Due to weak relation between words of text, APPEN did not benefit from language model, the Thesis did not have to find suitable resource so as to expand language model. Instead, only text in training dataset was considered as text source to train language model. As for Librispeech test, except text in training set, a large pool of plain texts were prepared for the purpose of LM. The plain text covered 14,500 public books from Project Gutenberg with roughly 130 million words, rearranged by Kaldi community. Before feeding text into LM toolkits, it was necessary to ensure the content only represented in capital letter due to requirement from SRILM. In order to make god use of text, scripts were written to segment paragraphs by meaningful break and each segment was bounded between start marker and end marker as shown in the examples below.
Scripting and Arguments
There was only one argument need as shown from scripts above, which was pre-processed text ready for LM training. The first function called by command was the main program building N-gram LM and N was assigned to 4. However, in the case of Librispeech, the argument lm.txt was in a size of 800 MB, which was large enough to violate RAM in later stages. Appendix B attaches a screenshot of operating system status once RAM was nearly fully occupied during decoding phase. This was due to large LM and ASR took a high risk of forced termination. Therefore the Thesis called another function to prune the large LM into smaller size.
Take LM of APPEN test as an example. The file attached below shows ARPA format of language model that SRILM produces. Starting with numbers of stored entries for each order of N-gram model, ARPA LM makes a list of each single entry that the probability was computed and represented as log base in front of word. For those words that became a prefix of higher order N-grams, a back-off weight was assigned behind the word, in log base as well .
Acoustic Model Training
Scripting and Arguments
Take monophone model as an example. The script pasted above is top-level script of AM training. Kaldi takes two arguments into first pass of acoustic modelling, which are utterance related files stored in $train_dir, FST framework and phone topology in $lang/lang. Alignment is required to map transition probability in AM to acoustic features after each pass of AM training. The transion-ids are saved in $exp/mono_ali/ali.*gz
Train Acoustic Model
The training task of Kaldi uses Viterbi beam search algorithm to obtain HMM states for AM training. Beam search is a heuristic algorithm that identifies and strengthens the most appropriate path along with the most possible states in decision tree . The goal of beam search is to predict the complete solution upon partial solution where only a limited number of best states shall be retained in each level of decision tree, which is defined as beam width . Therefore, it is necessary to trim the audio files into short period of duration and maintain a reasonable large beam width such that less information will be pruned through beam search algorithm, which trains a more accurate and appropriate acoustic model. The parameter beam-width involved in beam search algorithm shall be determined by trial and error, starting with a reasonable value such as Kaldi default of 20 then booming up if necessary. The training pipeline for two corpora were varied which will be discussed in detail as follows.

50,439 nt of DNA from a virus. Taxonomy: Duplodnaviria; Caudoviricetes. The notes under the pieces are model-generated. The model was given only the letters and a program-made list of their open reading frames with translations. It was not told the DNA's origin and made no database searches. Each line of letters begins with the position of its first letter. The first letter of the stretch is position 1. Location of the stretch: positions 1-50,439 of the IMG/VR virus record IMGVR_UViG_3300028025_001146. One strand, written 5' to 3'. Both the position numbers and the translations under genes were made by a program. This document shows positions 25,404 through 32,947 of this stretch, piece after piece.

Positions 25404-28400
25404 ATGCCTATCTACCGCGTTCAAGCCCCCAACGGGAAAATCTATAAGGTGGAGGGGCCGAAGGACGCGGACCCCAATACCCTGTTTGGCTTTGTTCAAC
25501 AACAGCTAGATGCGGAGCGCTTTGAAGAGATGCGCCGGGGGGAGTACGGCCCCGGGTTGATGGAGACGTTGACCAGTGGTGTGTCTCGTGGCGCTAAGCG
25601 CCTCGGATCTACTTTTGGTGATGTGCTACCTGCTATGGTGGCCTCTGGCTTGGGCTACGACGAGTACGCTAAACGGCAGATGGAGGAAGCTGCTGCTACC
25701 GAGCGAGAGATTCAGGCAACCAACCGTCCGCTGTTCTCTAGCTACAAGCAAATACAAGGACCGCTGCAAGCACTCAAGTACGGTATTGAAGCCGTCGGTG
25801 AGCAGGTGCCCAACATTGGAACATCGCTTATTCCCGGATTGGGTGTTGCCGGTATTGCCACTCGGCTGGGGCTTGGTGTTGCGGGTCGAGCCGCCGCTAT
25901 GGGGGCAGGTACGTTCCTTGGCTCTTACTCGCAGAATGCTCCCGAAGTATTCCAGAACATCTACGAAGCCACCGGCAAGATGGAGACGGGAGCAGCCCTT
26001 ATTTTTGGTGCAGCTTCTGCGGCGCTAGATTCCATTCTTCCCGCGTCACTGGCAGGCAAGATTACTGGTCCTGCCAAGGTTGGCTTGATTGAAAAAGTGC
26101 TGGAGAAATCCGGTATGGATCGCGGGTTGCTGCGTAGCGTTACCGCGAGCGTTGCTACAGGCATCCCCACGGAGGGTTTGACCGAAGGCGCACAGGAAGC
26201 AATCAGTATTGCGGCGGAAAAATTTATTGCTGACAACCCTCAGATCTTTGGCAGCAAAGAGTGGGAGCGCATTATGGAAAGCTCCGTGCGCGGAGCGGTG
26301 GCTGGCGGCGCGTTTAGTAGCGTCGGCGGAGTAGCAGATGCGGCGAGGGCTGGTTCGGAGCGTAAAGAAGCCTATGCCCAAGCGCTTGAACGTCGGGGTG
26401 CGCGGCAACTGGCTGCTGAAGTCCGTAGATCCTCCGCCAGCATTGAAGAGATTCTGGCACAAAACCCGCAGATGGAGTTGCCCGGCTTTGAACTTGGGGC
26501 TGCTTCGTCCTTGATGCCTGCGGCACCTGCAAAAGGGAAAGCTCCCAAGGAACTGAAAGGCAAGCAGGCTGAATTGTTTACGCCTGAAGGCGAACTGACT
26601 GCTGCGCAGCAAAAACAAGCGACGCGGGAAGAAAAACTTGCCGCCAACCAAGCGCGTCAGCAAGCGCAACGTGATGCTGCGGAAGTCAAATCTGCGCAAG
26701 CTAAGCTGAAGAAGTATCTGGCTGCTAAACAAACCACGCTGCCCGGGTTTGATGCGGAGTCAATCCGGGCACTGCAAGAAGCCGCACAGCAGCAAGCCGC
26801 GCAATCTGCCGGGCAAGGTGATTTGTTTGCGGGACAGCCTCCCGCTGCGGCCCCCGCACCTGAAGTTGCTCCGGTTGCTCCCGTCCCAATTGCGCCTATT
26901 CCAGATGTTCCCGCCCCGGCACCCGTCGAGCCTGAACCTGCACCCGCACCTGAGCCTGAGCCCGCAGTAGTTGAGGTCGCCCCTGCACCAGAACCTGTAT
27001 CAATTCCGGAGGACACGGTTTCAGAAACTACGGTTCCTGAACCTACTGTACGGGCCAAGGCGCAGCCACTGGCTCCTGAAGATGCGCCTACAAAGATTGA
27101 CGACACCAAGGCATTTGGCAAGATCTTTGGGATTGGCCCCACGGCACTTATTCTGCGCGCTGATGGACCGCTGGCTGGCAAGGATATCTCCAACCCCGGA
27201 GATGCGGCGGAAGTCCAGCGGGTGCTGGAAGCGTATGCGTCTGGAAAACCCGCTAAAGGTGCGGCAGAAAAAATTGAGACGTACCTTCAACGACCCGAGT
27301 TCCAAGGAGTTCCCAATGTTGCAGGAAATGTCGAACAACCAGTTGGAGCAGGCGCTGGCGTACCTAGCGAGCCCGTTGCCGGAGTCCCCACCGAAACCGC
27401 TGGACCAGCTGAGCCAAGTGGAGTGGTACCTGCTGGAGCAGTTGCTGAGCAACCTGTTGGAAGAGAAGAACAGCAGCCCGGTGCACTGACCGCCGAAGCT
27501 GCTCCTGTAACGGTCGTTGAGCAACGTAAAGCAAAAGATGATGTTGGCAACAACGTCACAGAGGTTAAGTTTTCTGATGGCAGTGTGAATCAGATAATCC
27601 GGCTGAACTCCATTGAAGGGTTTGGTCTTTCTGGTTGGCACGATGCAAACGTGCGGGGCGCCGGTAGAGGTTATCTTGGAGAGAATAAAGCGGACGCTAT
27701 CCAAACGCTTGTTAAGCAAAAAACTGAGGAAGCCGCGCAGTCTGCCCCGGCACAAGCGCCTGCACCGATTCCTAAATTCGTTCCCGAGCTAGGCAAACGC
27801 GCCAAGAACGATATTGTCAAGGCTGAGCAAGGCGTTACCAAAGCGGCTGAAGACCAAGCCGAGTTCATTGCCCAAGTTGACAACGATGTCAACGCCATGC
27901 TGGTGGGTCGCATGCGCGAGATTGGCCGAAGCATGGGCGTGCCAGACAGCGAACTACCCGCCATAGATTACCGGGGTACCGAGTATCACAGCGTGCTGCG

Figure 5 illustrates the pipeline used that includes conventional model for AM training. d was assumed be 40 in conventional model. After monophone pass and triphone pass, a sophisticated GMM-HMM based AM was available for further enhancement. The baseline contained several stages of transform. The first step was splicing that all 13-dimensional front-end features were spliced across ±4 frames to produce 117 dimensional vectors. LDA then was used to reduce the dimension to d. The HMM states aligned in triphone model were used for the LDA estimation . Then using MLLT as feature transform that makes the features more accurately modelled by Gaussians and further de-correlated . The last step was to perform SAT that normalise speaker variation by the technique of feature-space Maximum Likelihood Linear Regression (fMLLR) . In addition, a hybrid DNN-HMM recognizer was built to extend the baseline solution. The DNN model represented in the Thesis was set up on top of SAT model, which implied that the input were standardised 40-dimentional adapt features generated by the baseline. Then DNN would pop out posterior in lob base that was corresponding to HMM states in triphone models . Even with basic set-up of experiment, it took two days to train DNN model and get the transcription result.
APPEN test followed with baseline just like Librispeech experiment. What distinguished these two sets were different add-on methods. APPEN test introduced discriminative training methods which comprised of the original form of Maximum Mutual Information (MMI), and its modified form named as boosted MMI (bMMI) developed by Kaldi principal developer Daniel Povey . Discriminative training manages to improve the AM modelling by creating an objective function from a set of observation and maximising the likelihood of observation from transcription . MMI objective function applies the same theory. bMMI boosts the GMM-HMM MMI DNN GMM-HMM Figure 5 AM training pipeline for Librispeech  Figure 6 AM training pipeline for APPEN  24 probabilities of the utterances carrying with more errors so that correct hypotheses can be isolated . The reason why the Thesis chose MMI as an alternative method is that we found the WERs of transcription decoded by AM with MMI was significantly improved in other Kaldi projects. Especially in one of projects coping with telephony, WER% was reduced with rate of 30% from LDA+MLLT transform, i.e. from 15% to 10% . Thus, it was determined to try this algorithm in APPEN test.